View Full Version : Au-Ver

James K
November 12, 2006, 02:26 PM
I just got the 2007 Gun Digest, and there are several pages on a concept (that is all it is) for a new gun design combining (you guessed it) the frame of an auto pistol and the cylinder of a revolver. The designer calls it the "Au-Ver" a combination of the words "AUtomatic" and "revolVER." Nicely colored pictures, but another non-solution to a non-problem.

The design is very complex. Apparently there are two "models" (i.e., concepts - apparently no models have actually been made outside a CAD program). One uses a spring which is wound up to turn the cylinder, the other a conventional hand. Cocking the SA hammer and other functioning comes from a short (1" or so) slide at the back, driven by a gas piston. There is no provision for reloading the cylinder in place. A fired cylinder is ejected, like a magazine, and replaced by another. Cylinders appear to be bulky, and both larger and heavier than magazines, while containing fewer rounds.

Off hand, I can't imagine anyone actually putting real money into producing such a monstrosity, but then the Dardick gun made it to limited production. My opinion is that the designer needs to get a real job.

The big mystery to me is why the editors of Gun Digest thought the idea was worth a significant chunk of the book. Or maybe they figured it would start discussion and sell books. In that, they have likely succeeded, as this post shows.


November 12, 2006, 03:30 PM
This sound like a Mateba. Is that accurate, or is this a different concept?

November 12, 2006, 06:03 PM
au ver

Isn't that something like "with the worm" in French?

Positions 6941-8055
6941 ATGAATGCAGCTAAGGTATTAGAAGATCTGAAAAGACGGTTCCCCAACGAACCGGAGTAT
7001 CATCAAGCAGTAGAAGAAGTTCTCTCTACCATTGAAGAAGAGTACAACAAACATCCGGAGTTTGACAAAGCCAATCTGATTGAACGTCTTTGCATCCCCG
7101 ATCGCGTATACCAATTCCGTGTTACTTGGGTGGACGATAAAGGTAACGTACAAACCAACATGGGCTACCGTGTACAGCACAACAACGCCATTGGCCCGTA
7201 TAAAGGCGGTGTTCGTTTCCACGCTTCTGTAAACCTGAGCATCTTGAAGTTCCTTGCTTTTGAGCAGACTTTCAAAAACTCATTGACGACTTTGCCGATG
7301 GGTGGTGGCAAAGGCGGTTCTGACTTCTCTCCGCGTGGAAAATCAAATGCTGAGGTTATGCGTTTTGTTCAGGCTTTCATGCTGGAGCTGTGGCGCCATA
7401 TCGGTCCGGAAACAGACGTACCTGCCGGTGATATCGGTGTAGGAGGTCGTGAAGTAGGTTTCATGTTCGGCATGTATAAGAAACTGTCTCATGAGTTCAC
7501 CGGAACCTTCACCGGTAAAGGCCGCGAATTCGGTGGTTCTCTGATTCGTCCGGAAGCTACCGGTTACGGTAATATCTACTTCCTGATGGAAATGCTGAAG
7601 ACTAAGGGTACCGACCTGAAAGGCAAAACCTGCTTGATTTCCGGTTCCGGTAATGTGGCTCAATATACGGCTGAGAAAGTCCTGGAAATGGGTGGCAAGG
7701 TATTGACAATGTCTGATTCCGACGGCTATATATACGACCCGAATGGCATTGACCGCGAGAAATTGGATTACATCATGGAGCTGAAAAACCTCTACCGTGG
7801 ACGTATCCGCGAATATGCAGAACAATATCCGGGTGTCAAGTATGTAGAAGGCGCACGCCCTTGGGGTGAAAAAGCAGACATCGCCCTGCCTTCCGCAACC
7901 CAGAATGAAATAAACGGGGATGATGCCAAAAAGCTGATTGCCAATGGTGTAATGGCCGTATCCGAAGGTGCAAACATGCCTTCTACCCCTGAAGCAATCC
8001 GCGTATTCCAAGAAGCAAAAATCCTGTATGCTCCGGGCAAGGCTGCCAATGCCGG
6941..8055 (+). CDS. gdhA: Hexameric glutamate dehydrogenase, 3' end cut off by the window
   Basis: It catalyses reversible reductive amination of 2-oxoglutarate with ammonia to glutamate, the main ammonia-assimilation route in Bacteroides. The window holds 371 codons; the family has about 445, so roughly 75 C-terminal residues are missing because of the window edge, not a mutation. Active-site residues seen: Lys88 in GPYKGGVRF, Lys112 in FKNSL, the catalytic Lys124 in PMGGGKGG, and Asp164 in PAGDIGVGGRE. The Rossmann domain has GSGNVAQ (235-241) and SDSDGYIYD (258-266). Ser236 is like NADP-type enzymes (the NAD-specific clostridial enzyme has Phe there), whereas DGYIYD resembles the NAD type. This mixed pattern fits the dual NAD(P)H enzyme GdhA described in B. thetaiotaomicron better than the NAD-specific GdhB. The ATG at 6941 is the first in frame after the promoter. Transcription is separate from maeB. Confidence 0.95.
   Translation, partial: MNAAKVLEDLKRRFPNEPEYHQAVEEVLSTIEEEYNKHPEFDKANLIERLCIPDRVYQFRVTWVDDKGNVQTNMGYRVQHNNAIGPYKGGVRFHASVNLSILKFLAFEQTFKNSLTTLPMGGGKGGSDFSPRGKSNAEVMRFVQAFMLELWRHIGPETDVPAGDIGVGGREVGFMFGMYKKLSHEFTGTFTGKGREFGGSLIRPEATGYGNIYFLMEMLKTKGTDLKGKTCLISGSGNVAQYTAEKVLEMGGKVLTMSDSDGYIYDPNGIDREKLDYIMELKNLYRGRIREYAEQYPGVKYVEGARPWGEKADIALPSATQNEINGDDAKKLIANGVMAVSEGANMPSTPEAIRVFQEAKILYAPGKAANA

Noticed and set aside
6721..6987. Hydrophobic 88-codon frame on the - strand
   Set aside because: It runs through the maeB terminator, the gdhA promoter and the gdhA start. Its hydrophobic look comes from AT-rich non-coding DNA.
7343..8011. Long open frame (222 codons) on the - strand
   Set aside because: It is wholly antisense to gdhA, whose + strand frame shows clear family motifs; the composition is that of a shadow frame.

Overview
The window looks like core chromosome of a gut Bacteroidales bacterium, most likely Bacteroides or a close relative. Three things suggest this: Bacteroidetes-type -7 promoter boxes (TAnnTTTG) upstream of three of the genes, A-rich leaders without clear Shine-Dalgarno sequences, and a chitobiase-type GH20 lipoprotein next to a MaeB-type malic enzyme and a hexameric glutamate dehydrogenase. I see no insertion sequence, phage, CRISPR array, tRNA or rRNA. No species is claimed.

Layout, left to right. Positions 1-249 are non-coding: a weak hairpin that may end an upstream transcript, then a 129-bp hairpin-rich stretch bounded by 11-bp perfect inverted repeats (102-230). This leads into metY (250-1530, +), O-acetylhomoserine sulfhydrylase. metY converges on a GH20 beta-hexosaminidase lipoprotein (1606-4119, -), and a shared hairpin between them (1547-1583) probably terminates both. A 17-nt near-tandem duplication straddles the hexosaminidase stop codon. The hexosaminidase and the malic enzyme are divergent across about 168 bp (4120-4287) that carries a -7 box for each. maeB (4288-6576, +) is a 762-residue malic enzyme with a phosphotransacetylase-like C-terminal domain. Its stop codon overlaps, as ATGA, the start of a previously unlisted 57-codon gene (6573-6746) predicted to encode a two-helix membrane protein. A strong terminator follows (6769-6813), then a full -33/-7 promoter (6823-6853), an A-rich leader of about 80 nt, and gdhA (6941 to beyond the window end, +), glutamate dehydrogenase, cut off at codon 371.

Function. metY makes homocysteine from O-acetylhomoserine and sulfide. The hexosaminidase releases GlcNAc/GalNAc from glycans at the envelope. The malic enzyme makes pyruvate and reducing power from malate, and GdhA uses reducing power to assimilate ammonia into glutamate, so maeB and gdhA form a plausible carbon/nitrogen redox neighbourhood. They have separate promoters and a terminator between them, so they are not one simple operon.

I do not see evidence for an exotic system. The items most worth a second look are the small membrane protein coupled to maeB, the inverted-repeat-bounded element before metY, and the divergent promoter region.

I need to see this gun.


November 12, 2006, 07:00 PM
Seems to me that if they really wanted to make an automatic revolver, it's already been done. It's called a Webley-Fosbery, it was designed in 1897.



James K
November 12, 2006, 07:52 PM
No, it is not a Mateba and it is not a Webley-Fosbery. It is really different, and doesn't seem to offer any advantages at all over conventional handguns.

I can't describe it adequately, and photographing the pictures would be a copyright violation. If you are interested, buy the book; it is always worthwhile to have the latest GD.


November 12, 2006, 09:32 PM
I meant to ask if it was similar in concept to the Mateba. Then I went and looked at pictures of the Mateba and realised that it does not have the short section of slide at the back. I'll have to go find a copy of the book, just to satisfy my curiosity.

T. O'Heir
November 28, 2006, 10:57 PM
"...it's already been done..." Several times. One of the Russian Nagant revolvers was a 'semi-auto' too. Late 19th Century, as I recall.
"...sell books..." It's like satellite tv. Lots of space to fill.